Lemma 10.127.5. Let $A$ be a ring and let $M, N$ be $A$-modules. Suppose that $R = \mathop{\mathrm{colim}}\nolimits _{i \in I} R_ i$ is a directed colimit of $A$-algebras.

1. If $M$ is a finite $A$-module, and $u, u' : M \to N$ are $A$-module maps such that $u \otimes 1 = u' \otimes 1 : M \otimes _ A R \to N \otimes _ A R$ then for some $i$ we have $u \otimes 1 = u' \otimes 1 : M \otimes _ A R_ i \to N \otimes _ A R_ i$.

2. If $N$ is a finite $A$-module and $u : M \to N$ is an $A$-module map such that $u \otimes 1 : M \otimes _ A R \to N \otimes _ A R$ is surjective, then for some $i$ the map $u \otimes 1 : M \otimes _ A R_ i \to N \otimes _ A R_ i$ is surjective.

3. If $N$ is a finitely presented $A$-module, and $v : N \otimes _ A R \to M \otimes _ A R$ is an $R$-module map, then there exists an $i$ and an $R_ i$-module map $v_ i : N \otimes _ A R_ i \to M \otimes _ A R_ i$ such that $v = v_ i \otimes 1$.

4. If $M$ is a finite $A$-module, $N$ is a finitely presented $A$-module, and $u : M \to N$ is an $A$-module map such that $u \otimes 1 : M \otimes _ A R \to N \otimes _ A R$ is an isomorphism, then for some $i$ the map $u \otimes 1 : M \otimes _ A R_ i \to N \otimes _ A R_ i$ is an isomorphism.

Proof. To prove (1) assume $u$ is as in (1) and let $x_1, \ldots , x_ m \in M$ be generators. Since $N \otimes _ A R = \mathop{\mathrm{colim}}\nolimits _ i N \otimes _ A R_ i$ we may pick an $i \in I$ such that $u(x_ j) \otimes 1 = u'(x_ j) \otimes 1$ in $M \otimes _ A R_ i$, $j = 1, \ldots , m$. For such an $i$ we have $u \otimes 1 = u' \otimes 1 : M \otimes _ A R_ i \to N \otimes _ A R_ i$.

To prove (2) assume $u \otimes 1$ surjective and let $y_1, \ldots , y_ m \in N$ be generators. Since $N \otimes _ A R = \mathop{\mathrm{colim}}\nolimits _ i N \otimes _ A R_ i$ we may pick an $i \in I$ and $z_ j \in M \otimes _ A R_ i$, $j = 1, \ldots , m$ whose images in $N \otimes _ A R$ equal $y_ j \otimes 1$. For such an $i$ the map $u \otimes 1 : M \otimes _ A R_ i \to N \otimes _ A R_ i$ is surjective.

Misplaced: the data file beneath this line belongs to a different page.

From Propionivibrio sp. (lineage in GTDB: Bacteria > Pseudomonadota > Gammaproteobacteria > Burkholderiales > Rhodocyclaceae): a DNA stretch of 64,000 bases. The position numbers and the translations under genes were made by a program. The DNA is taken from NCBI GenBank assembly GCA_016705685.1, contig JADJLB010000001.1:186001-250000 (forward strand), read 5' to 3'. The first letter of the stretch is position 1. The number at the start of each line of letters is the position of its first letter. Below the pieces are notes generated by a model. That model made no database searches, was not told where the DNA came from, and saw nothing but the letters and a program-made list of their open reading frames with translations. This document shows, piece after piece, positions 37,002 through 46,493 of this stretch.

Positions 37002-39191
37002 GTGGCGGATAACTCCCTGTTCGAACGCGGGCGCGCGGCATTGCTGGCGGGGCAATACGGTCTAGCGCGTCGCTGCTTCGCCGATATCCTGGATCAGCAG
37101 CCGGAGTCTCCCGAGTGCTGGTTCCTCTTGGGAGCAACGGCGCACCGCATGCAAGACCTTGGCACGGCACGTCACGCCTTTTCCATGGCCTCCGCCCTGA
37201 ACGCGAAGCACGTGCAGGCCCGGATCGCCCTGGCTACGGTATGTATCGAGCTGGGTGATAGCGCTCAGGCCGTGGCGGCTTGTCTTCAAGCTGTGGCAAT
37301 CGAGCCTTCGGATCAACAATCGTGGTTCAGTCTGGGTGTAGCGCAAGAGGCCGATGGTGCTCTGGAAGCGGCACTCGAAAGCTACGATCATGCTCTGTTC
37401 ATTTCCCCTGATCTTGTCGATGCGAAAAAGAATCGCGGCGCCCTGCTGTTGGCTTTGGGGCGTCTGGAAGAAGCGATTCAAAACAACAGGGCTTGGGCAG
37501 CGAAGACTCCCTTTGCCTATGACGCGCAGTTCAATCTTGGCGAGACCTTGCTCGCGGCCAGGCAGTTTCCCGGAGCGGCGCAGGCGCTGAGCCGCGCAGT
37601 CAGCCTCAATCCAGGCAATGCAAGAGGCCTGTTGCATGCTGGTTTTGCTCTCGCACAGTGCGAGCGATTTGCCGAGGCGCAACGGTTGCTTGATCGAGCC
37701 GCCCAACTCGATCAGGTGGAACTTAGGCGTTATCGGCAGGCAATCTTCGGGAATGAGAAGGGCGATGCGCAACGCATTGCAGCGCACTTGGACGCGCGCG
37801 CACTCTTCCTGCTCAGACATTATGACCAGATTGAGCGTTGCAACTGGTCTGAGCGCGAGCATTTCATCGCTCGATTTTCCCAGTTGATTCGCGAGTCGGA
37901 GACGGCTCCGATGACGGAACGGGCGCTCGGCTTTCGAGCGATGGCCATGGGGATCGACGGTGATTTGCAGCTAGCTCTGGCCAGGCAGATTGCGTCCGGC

To prove (3) let $y_1, \ldots , y_ m \in N$ be generators. Let $K = \mathop{\mathrm{Ker}}(A^{\oplus m} \to N)$ where the map is given by the rule $(a_1, \ldots , a_ m) \mapsto \sum a_ j x_ j$. Let $k_1, \ldots , k_ t$ be generators for $K$. Say $k_ s = (k_{s1}, \ldots , k_{sm})$. Since $M \otimes _ A R = \mathop{\mathrm{colim}}\nolimits _ i M \otimes _ A R_ i$ we may pick an $i \in I$ and $z_ j \in M \otimes _ A R_ i$, $j = 1, \ldots , m$ whose images in $M \otimes _ A R$ equal $v(y_ j \otimes 1)$. We want to use the $z_ j$ to define the map $v_ i : N \otimes _ A R_ i \to M \otimes _ A R_ i$. Since $K \otimes _ A R_ i \to R_ i^{\oplus m} \to N \otimes _ A R_ i \to 0$ is a presentation, it suffices to check that $\xi _ s = \sum _ j k_{sj}z_ j$ is zero in $M \otimes _ A R_ i$ for each $s = 1, \ldots , t$. This may not be the case, but since the image of $\xi _ s$ in $M \otimes _ A R$ is zero we see that it will be the case after increasing $i$ a bit.

To prove (4) assume $u \otimes 1$ is an isomorphism, that $M$ is finite, and that $N$ is finitely presented. Let $v : N \otimes _ A R \to M \otimes _ A R$ be an inverse to $u \otimes 1$. Apply part (3) to get a map $v_ i : N \otimes _ A R_ i \to M \otimes _ A R_ i$ for some $i$. Apply part (1) to see that, after increasing $i$ we have $v_ i \circ (u \otimes 1) = \text{id}_{M \otimes _ R R_ i}$ and $(u \otimes 1) \circ v_ i = \text{id}_{N \otimes _ R R_ i}$. $\square$

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